When TV was not heard of and evening walks were cool and refreshing with very little traffic to think of, Paul Fernandes depicts that period in his work which portrays the pensioner’s paradise/ Bangalore. There were different blooms in different seasons and botanist Gustav Krumbiegel’s efforts showed great result. Ms. Royappa who is a passionate environmentalist mentions how the lake was the reason why Indiranagar twelfth main was an attraction and how she enjoyed walking with her grandfather around the lake, she looked forward to the weekly visits.
Another Bangalorean Mr. Pai recollects the beautiful bungalows in Whitefield and the delicious aromas emerging from them on Sundays. Whitefield was known for the Anglo-Indian community who used to reside mainly in that part of the town during the seventies. Prominent fellow city-dweller Paul Fernandes has recreated the past history of the city in the 1960’s and 1970’s through his work. His was own encounter with nostalgia while his ancestral home was being torn down which led to his creativity outburst which resulted in capturing flavours of the past of Bengaluru. He then went on to create a series of 75 paintings and sketches. In the 1970’s the Bangalore Club was truly a warm and hospitable place, everyone knew the other and it was the perfect meeting place to relax and catch up with familiar faces.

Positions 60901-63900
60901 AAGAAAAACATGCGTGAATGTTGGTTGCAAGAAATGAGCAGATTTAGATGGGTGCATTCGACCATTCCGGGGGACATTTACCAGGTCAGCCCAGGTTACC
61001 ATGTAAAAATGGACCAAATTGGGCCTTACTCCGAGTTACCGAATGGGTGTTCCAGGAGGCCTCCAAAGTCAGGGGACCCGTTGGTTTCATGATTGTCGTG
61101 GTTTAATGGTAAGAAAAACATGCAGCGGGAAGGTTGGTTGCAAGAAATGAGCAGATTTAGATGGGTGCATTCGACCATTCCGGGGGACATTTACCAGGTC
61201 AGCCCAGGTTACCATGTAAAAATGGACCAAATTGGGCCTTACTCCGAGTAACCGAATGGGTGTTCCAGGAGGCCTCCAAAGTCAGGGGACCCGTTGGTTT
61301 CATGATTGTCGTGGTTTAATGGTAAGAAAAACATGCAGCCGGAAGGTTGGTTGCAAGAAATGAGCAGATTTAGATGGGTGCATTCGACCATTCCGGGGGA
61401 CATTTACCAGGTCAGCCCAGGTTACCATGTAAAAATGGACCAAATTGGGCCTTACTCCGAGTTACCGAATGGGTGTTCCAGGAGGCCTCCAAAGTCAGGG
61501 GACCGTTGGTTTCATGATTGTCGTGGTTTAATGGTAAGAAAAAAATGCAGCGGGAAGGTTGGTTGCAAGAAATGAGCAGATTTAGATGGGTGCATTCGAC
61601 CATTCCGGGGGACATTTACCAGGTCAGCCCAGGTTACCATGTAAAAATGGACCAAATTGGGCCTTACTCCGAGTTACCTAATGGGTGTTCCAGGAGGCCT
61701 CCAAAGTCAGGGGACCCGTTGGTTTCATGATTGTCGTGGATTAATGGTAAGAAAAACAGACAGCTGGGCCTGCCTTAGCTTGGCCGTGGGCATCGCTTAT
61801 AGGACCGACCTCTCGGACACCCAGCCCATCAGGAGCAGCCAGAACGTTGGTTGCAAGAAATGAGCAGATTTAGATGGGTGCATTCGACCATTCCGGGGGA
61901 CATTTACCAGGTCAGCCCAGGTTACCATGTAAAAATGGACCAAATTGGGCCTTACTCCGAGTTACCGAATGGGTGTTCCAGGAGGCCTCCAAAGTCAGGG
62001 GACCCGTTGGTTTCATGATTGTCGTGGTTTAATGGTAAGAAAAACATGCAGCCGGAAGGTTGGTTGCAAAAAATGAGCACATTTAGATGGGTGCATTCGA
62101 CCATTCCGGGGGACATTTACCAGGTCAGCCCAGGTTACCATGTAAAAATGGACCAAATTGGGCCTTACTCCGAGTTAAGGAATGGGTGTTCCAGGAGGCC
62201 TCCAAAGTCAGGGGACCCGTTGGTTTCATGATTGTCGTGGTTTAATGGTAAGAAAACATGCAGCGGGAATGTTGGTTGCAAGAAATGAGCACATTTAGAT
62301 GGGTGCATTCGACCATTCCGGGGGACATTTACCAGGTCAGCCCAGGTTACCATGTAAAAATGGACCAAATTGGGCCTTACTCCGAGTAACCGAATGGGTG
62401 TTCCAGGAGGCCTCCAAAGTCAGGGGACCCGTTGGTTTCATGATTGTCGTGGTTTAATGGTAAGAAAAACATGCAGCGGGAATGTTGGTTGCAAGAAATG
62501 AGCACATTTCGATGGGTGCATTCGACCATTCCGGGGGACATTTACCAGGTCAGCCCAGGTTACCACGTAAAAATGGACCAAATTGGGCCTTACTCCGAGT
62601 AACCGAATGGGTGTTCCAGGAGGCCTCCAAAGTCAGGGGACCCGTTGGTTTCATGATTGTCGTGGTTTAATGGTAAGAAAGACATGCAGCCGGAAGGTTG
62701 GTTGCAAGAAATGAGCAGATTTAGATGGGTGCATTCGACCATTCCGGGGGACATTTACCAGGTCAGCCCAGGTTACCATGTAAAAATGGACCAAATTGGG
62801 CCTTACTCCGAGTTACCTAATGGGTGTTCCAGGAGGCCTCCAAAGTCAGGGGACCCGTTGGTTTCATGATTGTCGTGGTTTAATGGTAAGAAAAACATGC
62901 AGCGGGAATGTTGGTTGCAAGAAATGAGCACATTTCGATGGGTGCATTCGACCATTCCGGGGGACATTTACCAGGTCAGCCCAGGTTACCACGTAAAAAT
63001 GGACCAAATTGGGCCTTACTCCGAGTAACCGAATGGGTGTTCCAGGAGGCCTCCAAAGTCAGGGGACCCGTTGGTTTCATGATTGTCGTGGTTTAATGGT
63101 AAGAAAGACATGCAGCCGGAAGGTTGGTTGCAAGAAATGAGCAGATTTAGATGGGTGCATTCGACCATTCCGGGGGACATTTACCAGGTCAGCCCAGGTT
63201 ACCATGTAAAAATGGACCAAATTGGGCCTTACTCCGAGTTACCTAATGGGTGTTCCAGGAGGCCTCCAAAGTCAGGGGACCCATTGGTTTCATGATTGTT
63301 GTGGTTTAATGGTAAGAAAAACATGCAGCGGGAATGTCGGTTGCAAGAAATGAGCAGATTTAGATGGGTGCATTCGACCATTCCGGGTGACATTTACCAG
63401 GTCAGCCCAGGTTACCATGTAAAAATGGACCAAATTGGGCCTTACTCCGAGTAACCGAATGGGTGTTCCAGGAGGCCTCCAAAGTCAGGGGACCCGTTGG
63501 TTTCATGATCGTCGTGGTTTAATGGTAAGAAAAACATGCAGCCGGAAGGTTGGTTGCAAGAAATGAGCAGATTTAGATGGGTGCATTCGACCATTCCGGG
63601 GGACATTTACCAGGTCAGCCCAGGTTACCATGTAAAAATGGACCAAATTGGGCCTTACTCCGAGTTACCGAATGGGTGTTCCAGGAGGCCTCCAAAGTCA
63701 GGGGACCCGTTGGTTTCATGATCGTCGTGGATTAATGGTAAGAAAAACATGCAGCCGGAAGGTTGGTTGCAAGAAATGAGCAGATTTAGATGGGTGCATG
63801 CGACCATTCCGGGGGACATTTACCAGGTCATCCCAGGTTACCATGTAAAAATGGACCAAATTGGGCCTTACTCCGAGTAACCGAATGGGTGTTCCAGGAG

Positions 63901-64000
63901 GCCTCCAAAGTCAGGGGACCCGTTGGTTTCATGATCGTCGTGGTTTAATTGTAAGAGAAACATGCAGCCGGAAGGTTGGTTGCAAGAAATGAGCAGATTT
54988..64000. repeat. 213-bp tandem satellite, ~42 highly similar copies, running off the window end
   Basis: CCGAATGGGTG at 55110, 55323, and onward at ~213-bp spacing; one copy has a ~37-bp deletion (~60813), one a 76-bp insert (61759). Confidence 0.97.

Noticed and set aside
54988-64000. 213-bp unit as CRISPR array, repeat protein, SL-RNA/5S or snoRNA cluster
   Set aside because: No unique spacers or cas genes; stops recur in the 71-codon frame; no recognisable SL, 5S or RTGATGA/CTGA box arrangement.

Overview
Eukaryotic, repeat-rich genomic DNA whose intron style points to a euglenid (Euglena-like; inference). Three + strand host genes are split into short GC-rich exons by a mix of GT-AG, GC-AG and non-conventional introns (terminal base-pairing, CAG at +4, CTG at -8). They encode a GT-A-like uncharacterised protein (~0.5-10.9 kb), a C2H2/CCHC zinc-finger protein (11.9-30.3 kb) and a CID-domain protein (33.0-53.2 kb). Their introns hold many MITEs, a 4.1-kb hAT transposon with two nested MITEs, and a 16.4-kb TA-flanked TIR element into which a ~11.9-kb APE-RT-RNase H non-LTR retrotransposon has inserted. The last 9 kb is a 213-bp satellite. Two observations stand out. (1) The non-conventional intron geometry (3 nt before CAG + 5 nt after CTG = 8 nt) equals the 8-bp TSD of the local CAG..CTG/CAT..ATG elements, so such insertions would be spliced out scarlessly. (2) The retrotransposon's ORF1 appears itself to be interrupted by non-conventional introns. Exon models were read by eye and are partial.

There was a sense of relaxed camaraderie and sense of community among the members. The current scenario in Bangalore Club is often the scramble to find a parking spot especially during an event and then rushing to grab a good seat to watch the performances. The scramble for watching a performance or listening to a live band has been the recent wave of change in the city, the slow unhurried pace is being replaced by urgency and speed.
The Coffee House in Mg Road was the favourite haunt of the journalists in the city. The hot omelettes with coffee would beckon many a hungry soul. Then there was the unmistakeable bonding that led to discussions about newspaper content and headlines while the efficient staff whipped countless cups of filter coffee. The Coffee House that exists today has shifted to Churchstreet and the butter is not the only thing that seems lesser on the toasted bread, the shift has resulted in staff changes and the nostalgia seems to be missing.
The barbers in the seventies apparently were famous for their standard hair cut and they were the reason why the entire row of people living in a neighbourhood had the same appearance. There is no reason to feel sad if you have missed documenting or even living in the city during any of those years. Paul has a wonderful store in Bangalore in Richards Town called APaulogy which stocks merchandise like coasters, bookmarks, spectacle cases, tiny cards, bags, they also have books and paintings which can be bought online as well through the website. Shop away and smile as you recollect the magic of the garden city.